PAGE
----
Tuesday, June 29, 2010

Report: Community Weaving a.m. presentation at City Hall

At Nevada City's City Hall yesterday morning, 25 people, mostly social services professionals, heard Community Weaver Cheryl Honey talk about & demo the Family Support Network / Good Neighbors website, whose purpose is to help people network to help each other. (There was also an evening presentation.)

She says there's a real need, to lighten the burdens of social service workers; with 16,000 families in Nevada County on public assistance, the 25-or-fewer case workers need all the offloading they can get. And it benefits the people in need, who have something to give & can support each other - as one woman said, it represents a return to relationships, not just the provision of goods and services.

Honey started the program in Seattle after, in need herself, she asked her caseworker "can you connect me to my neighbors" - and was told that for confidentiality and liability reasons the answer was no. So, in the spirit of Paul Graham's "build something that you yourself need", she started a family support network - and now a website, to let other communities do likewise, scalably.

There are 3 URLs - FamilyNetwork.org, GoodNeighbors.net, and CommunityWeaving.org - the first two go to the same site.

The Community Weaver - who undergoes a background check - is a facilitator, "weaving a safety net by connecting people together" - helping people to create the family support networks, and bringing in people who have skills or other resources to offer.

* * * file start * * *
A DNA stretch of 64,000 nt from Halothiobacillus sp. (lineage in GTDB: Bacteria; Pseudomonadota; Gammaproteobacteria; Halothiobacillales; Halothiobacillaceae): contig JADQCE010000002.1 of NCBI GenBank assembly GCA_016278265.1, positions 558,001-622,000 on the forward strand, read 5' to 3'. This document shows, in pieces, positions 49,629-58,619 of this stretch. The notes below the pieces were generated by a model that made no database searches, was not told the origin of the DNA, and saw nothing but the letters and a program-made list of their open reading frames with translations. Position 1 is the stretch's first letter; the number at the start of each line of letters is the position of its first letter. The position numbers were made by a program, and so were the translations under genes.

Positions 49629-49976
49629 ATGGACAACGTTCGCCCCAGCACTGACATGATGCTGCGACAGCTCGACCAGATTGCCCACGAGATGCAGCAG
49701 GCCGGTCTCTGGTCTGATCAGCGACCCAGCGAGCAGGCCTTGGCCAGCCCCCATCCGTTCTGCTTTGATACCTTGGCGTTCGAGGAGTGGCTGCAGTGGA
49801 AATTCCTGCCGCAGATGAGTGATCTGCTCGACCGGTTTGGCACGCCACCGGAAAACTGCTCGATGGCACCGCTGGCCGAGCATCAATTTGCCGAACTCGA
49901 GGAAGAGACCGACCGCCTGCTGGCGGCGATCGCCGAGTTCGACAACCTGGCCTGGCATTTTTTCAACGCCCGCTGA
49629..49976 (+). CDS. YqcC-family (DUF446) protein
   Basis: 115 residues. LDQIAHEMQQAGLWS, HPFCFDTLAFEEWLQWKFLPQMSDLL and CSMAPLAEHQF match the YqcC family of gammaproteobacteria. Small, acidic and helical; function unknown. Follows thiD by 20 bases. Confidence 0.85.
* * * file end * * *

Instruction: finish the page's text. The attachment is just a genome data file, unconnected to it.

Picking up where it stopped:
(She's looking for a Python programmer, BTW.
And if it turns out to be you, could you make the CommunityWeaving.org pages - e.g. "History" - so I can link to them?)

But you don't have to be a community weaver to use the site, you can just be a Good Neighbor - the website lets you sign up, enter information about what you need and what - and the limits to what - you have to offer, then find & connect with others with similar interests, or with complementary needs & skills/resources.

People without computers can use it too; a community weaver (or other user?) can serve as their user interface.
(I wasn't clear on exactly where the boundary line was, between site features available to anyone, and ones limited to CWs; just that there is one, e.g. reports can only be generated by CWs.)

People who just envision having a more interconnected community may want to try it out - the site is free to use. You can post & find recreational & educational activities, post & search for human resources... see Ways to Participate for more info.

If you sign up, our group name is cwnevco (lower case).

The site isn't all Web-2.0 bells-and-whistles; e.g. it doesn't have a discussion forum, and the attendant headaches thereof.

Registrants do commit to a "Civility Pledge", including pledging "In all of my daily interactions" to "do my best to view everyone in positive terms". (That's a tall order, Cheryl.)

Prospects? I'll be very interested to see how it goes. We are a small community & so we don't have the big-city advantage in attaining critical mass, so, as one person there said, it really needs a champion, if it's to succeed.
A community mom.

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